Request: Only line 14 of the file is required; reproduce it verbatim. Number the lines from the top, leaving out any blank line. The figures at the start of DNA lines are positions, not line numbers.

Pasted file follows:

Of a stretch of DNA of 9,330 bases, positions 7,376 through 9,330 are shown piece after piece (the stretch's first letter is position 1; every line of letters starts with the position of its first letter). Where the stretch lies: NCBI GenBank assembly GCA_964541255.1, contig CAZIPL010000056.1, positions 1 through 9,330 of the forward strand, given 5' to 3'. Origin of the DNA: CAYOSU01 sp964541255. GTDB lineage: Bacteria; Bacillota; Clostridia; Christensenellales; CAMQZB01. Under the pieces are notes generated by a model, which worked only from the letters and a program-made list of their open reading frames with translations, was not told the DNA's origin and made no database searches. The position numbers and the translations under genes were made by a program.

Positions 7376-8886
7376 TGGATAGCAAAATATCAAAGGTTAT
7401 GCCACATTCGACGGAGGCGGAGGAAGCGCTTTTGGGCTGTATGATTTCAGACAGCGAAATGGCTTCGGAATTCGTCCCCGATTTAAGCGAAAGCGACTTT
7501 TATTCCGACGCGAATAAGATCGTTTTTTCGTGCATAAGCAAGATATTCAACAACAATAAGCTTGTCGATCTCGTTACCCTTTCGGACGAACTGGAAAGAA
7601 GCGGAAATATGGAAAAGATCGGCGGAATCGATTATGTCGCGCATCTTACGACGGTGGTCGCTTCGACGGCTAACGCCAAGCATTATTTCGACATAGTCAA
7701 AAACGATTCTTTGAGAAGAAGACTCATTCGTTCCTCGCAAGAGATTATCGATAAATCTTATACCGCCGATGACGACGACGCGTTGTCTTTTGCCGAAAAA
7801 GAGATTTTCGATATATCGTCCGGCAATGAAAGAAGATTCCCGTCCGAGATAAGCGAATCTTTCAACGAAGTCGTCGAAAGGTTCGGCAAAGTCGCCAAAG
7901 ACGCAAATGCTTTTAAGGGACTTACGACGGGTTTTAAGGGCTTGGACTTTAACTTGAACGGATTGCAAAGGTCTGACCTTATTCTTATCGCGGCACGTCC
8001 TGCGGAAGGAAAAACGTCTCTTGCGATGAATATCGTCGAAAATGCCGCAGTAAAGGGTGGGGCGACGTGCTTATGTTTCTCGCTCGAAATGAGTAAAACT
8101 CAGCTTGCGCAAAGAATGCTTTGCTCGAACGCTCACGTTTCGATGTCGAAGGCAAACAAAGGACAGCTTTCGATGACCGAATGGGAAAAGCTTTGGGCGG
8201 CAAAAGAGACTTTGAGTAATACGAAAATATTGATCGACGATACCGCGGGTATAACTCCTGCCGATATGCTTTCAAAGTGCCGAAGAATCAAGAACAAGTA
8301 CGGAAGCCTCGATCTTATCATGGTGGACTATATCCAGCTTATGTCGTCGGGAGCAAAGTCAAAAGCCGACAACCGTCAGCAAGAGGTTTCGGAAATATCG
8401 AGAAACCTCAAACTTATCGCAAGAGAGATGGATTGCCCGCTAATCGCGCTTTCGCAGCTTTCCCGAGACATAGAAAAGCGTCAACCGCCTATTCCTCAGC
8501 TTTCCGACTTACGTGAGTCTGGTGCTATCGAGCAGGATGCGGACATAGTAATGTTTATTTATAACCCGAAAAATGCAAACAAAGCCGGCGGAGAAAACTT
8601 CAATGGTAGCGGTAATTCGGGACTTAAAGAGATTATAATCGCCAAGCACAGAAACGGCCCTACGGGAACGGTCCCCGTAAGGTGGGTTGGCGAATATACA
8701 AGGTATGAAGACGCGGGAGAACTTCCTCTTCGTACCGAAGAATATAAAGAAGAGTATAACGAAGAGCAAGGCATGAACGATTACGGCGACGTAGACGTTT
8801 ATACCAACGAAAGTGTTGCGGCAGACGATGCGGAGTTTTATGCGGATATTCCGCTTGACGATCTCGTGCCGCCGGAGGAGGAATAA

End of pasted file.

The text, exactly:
8401 AGAAACCTCAAACTTATCGCAAGAGAGATGGATTGCCCGCTAATCGCGCTTTCGCAGCTTTCCCGAGACATAGAAAAGCGTCAACCGCCTATTCCTCAGC